The sticky walls will probably come clean with a degreaser. I used Marine Clean from POR 15, let it soak a bit then wash off. Then I scrubbed the stubborn parts with Comet. This is easier to do after the interior skins have been removed and you can lay them flat on the driveway and spray them off with a hose.

Removing the interior skins and insulating the trailer is not a bad job. You'll need an extra pair of hands for the larger pieces, the ceiling and the end caps. Label each piece on the back with a permanent marker.

There are different thoughts on insulating. I used Dow 1" x 8' x 4' Polyisocyanurate Insulated Sheathing from Lowes and sealed it with aluminum tape. At this point you need to decide on wiring too, so you'll need a good plan. I found that some of the wiring (on my '74 Sovereign) that had been buried in the walls at the factory could be run on the surface behind cabinetry, but that will depend on your design. In our Sovereign there is continuous cabinetry of some kind from the front of the door all the way around the trailer to the back of the door, so lots of possibilities for running wire without going into the walls.

How is the floor? That should be addressed while the interior is out, and if needed, the frame should be fixed before the floor. Sometimes I feel like my Airstream is a giant game of pick-up-sticks. Whatever I start in on leads me to something else that needs to be done first.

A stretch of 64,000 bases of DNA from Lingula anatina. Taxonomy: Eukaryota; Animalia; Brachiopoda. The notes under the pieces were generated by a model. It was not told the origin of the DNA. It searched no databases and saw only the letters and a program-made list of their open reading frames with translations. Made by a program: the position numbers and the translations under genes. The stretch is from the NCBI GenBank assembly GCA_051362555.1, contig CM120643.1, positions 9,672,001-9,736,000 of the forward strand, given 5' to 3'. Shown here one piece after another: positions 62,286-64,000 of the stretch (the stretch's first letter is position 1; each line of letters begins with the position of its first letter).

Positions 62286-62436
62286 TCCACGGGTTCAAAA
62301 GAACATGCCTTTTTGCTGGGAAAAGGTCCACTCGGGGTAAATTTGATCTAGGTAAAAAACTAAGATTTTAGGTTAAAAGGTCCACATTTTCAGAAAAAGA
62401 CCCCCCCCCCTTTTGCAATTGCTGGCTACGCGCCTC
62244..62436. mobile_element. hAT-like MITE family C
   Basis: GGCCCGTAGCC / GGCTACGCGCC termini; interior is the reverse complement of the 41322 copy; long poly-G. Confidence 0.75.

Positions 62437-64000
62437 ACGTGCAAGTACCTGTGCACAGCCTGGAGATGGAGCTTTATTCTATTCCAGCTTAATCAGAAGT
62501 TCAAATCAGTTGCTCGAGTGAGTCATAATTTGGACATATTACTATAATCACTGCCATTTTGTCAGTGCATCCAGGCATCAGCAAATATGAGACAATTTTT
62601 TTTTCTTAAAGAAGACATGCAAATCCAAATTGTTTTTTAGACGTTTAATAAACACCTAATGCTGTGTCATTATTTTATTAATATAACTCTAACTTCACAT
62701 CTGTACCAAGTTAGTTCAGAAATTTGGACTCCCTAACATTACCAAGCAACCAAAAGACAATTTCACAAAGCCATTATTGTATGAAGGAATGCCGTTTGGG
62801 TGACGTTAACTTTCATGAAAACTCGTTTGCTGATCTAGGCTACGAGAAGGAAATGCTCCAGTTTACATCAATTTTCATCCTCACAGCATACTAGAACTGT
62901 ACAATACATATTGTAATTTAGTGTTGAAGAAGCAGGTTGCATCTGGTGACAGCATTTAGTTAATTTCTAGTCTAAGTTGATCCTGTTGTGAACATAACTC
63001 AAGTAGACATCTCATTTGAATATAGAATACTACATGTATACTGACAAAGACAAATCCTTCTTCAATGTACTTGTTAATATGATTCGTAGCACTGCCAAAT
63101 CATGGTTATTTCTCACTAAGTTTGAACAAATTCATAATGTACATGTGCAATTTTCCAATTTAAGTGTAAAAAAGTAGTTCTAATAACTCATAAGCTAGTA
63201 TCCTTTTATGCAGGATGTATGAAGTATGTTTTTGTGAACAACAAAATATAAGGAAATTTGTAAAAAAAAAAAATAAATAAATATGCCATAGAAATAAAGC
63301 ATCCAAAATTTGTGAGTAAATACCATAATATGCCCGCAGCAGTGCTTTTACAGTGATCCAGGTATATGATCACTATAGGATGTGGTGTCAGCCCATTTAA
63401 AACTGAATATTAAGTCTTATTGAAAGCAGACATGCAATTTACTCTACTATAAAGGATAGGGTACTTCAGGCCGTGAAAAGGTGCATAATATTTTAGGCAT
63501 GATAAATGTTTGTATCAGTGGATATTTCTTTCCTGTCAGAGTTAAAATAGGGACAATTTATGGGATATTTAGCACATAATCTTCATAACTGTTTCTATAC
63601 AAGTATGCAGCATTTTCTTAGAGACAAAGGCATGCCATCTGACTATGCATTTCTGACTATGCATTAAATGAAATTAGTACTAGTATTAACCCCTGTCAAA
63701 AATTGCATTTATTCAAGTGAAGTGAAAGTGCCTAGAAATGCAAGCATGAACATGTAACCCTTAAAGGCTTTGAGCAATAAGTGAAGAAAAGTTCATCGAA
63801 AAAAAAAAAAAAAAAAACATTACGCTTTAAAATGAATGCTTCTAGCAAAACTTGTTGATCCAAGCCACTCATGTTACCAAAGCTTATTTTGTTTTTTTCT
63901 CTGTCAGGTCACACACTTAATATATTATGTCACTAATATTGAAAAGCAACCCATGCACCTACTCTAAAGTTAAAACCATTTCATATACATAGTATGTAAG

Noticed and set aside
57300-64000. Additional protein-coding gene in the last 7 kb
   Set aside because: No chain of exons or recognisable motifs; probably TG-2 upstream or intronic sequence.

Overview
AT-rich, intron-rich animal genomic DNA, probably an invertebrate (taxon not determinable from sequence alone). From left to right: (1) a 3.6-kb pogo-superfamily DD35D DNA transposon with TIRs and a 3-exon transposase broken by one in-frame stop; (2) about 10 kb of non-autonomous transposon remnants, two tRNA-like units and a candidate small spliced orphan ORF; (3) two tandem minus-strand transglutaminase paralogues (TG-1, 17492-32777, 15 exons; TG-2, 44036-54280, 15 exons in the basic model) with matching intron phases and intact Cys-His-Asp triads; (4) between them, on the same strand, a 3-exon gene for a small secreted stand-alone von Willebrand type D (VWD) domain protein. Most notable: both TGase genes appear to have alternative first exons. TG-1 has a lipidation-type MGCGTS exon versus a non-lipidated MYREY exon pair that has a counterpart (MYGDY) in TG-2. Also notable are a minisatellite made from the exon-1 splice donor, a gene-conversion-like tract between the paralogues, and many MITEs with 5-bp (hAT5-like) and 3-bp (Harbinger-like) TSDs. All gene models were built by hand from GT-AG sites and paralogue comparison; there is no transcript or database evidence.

Be sure to protect the wiring. I accidentally drilled into one when I was reinstalling the end caps and later had a short in my running lights. Not fun to have to fix in the middle of Iowa on a 700 mile day!

Sorry I'm not close enough to help. It's easy to underestimate the amount of time it will take to redo the interior. Check out Smokeless Joe's account of his Argosy and note the number of decisions that need to be made and the amount of time it took. It also depends how much other things in your life get in the way of your trailer. Although we've already taken a major trip in it, I've been working on our Sovereign for 2 and a half years and still have lots to do.

DKB_SATX 10-03-2011 10:13 PM

Welcome fellow Argonaut. :)

So when you say the walls are sticky, are they exposed metal that's got something sticky on it, or are the wall skins still covered and the covering is sticky? If it's the latter, something like Simple Green or another degreaser should do the trick, but if someone has stripped the coating off you'll need something stronger to deal with adhesive residue.

It sounds like you've basically gutted the interior and now you're not sure which of the 30 things it needs to do first.

Have you taken pictures? Do you know the condition of the floor? Do you know the condition of the plumbing and wiring?

There are lots of moving parts, and lots of paths between "gutted trailer" and "rolling home." It can certainly seem overwhelming... my list of projects is pretty long and my Argosy is very usable. You just have to take a deep breath, make a comprehensive plan and a budget and then decide whether you want to fish or cut bait.